In 1991, scandal rocked RIT. In a series of reports through the “Democrat and Chronicle”, it was revealed that RIT had a longstanding, concealed agreement with the CIA. As Institute ties to the covert agency came to light, a media storm ensued, eventually culminating in the resignation of RIT's President, M. Richard Rose.
The following is a timeline summarizing the events.
M. Richard Rose becomes the seventh president of RIT.
RIT creates the RIT Research Corporation, a private, for-profit subsidiary of RIT which provides a means for RIT faculty and students to be contracted for proprietary research. It is a separate legal entity, but is run entirely by RIT.
The CIA’s Information Act is signed to regulate public distribution of information held by the CIA.
RIT signs the Memorandum of Agreement with the CIA. The 10 page Memorandum is intended to provide a “long term framework” for relationships between the CIA and RIT, as well as its applied research subsidiary, the RIT Research Corp. It spells out that: The Center for Imaging Science, which teaches various technologies associated with the production and reproduction of images, is to be RIT’s “lead organization” in working with the CIA.
The CIA will provide funding to RIT to “offset the salary and benefits of specific faculty members whose assignments provide measurable direct benefit to the CIA.” The CIA will also provide “seed money” needed to attract other government and industry support in developing a “valuable source of trained individuals.”
RIT will establish courses at the Center for Imaging Science in integrated electro-optics, an introduction to digital image processing, and basic courses in artificial intelligence and computer science.
The Memorandum is approved by Evan Hineman, the CIA’s deputy director for science and technology. The Memorandum is then circulated to a small, select group of RIT’s senior administrators as a “primary working document.”
Rose asks Robert Kohler, an RIT graduate and 25-year veteran of the CIA, for a recommendation for a director for the Imaging Science Center. Kohler’s recommendations were not chosen, but later in the year, Kohler is appointed to the Center of Imaging Science’s advisory board.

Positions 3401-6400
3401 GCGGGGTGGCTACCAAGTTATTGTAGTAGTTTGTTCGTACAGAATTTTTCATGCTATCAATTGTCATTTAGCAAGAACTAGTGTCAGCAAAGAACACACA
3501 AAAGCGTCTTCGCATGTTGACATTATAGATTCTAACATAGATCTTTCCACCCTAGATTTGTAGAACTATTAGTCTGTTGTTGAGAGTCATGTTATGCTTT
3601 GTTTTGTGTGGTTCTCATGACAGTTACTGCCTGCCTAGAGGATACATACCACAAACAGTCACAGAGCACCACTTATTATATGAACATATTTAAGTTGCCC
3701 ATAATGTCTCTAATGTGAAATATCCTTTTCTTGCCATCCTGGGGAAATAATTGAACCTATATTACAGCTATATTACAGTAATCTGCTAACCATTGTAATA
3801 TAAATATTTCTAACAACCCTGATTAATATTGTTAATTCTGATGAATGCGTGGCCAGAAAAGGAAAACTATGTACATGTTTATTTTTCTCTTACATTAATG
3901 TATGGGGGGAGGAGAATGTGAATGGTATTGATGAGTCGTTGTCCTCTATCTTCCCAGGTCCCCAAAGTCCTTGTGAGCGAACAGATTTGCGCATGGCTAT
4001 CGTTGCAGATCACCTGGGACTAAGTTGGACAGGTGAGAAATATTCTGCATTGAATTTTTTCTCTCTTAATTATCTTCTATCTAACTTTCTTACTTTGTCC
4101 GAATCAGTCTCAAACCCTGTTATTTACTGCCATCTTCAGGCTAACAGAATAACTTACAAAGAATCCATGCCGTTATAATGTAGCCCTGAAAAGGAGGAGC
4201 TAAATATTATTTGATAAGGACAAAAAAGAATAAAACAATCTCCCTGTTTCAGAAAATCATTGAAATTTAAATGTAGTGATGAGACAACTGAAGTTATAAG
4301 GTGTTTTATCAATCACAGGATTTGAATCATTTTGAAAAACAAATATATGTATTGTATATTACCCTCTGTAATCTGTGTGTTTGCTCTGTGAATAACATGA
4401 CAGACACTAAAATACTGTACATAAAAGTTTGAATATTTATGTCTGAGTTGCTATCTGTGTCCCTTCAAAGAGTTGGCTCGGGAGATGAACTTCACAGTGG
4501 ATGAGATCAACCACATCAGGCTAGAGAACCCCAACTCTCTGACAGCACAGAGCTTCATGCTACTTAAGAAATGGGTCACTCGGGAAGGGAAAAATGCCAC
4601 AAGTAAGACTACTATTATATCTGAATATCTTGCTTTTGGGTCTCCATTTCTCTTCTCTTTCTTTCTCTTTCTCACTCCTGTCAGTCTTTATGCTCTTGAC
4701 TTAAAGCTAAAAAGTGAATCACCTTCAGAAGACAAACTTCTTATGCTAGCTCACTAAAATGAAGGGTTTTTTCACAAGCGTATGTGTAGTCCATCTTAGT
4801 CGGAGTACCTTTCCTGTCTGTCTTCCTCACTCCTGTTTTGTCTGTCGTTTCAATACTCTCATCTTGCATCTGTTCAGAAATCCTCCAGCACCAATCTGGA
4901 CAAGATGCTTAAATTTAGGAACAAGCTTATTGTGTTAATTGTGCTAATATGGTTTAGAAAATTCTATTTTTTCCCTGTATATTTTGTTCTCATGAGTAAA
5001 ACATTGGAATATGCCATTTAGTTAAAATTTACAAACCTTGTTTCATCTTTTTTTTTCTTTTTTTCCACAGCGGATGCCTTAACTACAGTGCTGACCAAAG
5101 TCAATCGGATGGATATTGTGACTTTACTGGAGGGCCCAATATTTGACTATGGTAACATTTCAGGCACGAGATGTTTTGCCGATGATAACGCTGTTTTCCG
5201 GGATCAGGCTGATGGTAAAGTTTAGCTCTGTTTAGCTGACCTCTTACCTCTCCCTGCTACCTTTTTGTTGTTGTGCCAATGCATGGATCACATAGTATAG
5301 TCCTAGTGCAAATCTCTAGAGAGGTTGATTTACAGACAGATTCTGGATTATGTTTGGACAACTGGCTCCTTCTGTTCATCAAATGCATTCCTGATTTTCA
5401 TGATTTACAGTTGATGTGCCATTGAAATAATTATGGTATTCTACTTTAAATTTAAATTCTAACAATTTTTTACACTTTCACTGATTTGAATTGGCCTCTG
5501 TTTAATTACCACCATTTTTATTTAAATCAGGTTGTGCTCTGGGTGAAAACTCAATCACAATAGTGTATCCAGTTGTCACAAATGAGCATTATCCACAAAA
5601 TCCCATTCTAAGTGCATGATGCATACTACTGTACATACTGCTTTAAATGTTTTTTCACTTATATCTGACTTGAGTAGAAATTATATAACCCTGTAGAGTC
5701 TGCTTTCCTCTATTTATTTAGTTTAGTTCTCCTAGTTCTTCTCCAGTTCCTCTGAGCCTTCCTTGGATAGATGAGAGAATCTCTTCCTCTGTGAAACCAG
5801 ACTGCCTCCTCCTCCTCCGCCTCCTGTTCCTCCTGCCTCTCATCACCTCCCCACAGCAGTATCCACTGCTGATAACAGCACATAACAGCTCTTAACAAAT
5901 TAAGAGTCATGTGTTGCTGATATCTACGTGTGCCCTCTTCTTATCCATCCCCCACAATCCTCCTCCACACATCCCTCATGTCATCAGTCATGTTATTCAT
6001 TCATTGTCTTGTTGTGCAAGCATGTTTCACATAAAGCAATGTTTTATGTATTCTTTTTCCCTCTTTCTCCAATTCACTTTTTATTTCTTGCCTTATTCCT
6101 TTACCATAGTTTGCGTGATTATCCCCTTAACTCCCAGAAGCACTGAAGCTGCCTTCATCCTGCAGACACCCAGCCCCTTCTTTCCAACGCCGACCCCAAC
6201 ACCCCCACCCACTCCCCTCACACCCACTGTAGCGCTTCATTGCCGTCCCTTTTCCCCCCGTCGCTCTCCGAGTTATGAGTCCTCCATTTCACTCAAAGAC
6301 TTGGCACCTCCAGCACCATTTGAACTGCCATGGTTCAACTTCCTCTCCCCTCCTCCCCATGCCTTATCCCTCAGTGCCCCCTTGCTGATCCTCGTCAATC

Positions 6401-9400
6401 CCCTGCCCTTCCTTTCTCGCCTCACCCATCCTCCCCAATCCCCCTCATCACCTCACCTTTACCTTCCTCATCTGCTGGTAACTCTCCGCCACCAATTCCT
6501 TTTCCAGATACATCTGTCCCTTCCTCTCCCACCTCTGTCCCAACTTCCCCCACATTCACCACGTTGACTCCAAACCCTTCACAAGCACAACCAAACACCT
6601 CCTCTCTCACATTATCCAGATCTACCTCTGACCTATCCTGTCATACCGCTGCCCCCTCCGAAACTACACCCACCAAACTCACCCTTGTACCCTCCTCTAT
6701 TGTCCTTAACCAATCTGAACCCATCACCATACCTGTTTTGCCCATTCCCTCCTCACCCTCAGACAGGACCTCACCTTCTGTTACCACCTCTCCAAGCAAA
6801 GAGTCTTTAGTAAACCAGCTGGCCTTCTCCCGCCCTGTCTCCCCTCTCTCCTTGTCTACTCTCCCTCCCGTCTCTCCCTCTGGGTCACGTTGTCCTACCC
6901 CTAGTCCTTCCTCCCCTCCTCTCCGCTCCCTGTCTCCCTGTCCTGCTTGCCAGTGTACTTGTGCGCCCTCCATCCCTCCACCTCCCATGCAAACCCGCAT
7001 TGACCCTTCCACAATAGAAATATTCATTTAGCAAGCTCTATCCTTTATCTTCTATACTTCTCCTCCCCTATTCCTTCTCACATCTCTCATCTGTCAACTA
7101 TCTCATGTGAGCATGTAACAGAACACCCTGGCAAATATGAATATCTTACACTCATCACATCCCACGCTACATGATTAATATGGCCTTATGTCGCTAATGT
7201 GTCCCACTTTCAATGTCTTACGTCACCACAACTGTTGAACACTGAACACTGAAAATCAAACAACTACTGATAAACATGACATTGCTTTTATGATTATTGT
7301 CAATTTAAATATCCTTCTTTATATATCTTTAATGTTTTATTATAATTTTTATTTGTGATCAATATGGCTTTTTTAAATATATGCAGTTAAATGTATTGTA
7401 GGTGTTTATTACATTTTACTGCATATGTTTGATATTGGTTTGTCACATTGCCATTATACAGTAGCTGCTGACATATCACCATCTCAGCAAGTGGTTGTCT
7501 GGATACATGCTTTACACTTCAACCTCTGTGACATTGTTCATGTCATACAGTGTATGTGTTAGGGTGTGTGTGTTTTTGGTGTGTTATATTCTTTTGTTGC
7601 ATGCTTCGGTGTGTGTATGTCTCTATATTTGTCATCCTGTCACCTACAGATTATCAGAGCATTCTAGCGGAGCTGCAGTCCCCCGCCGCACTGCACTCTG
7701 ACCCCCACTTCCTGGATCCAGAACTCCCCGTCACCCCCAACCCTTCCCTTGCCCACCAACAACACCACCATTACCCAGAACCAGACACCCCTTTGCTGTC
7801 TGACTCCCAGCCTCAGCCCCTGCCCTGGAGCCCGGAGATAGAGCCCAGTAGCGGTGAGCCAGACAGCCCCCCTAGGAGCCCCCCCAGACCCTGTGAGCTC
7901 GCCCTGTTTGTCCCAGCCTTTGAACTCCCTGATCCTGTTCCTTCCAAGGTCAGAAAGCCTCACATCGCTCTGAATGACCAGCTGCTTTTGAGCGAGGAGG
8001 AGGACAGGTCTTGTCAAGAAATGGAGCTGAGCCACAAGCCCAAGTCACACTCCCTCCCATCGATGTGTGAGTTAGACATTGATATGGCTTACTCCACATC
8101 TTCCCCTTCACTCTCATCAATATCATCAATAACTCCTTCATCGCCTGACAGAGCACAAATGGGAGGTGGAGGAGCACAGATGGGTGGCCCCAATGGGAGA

RIT’s first CIA Officer-in-Residence, Jim Frye, arrives on campus.
In May, Rose receives his personal security clearance with the CIA. About 30 other RIT faculty, administrators and staff also obtain CIA security clearances that year.
In July, Rose personally briefs Hineman about the progress at RIT, saying, “The relationship is rapidly coming to full blood. We are pleased and delighted with the way the relationship has developed to both of our advantages.”
Kohler becomes a member of the Board of Trustees. Rose appoints Keith Hazard, deputy director in the CIA’s Office of Development and Engineering, as Kohler’s replacement on the Center of Imaging Science’s advisory board.
Rose and Andrew Dougherty, executive assistant to the president and the CIA’s main contact person on campus, put together several interconnected programs that fall under the umbrella organization called the National Intelligence Technical Support Program (NITSP). Its purpose is to identify, screen, recruit, and train RIT students “with appropriate attitudes” for employment with the agency.
The Federal Programs Training Center is established as a division of the Research Corp. under NITSP. Its express purpose is to provide training and technological support for the CIA. The center is located in a secure building at 125 Technology Park Drive on the eastern edge of RIT’s Henrietta campus.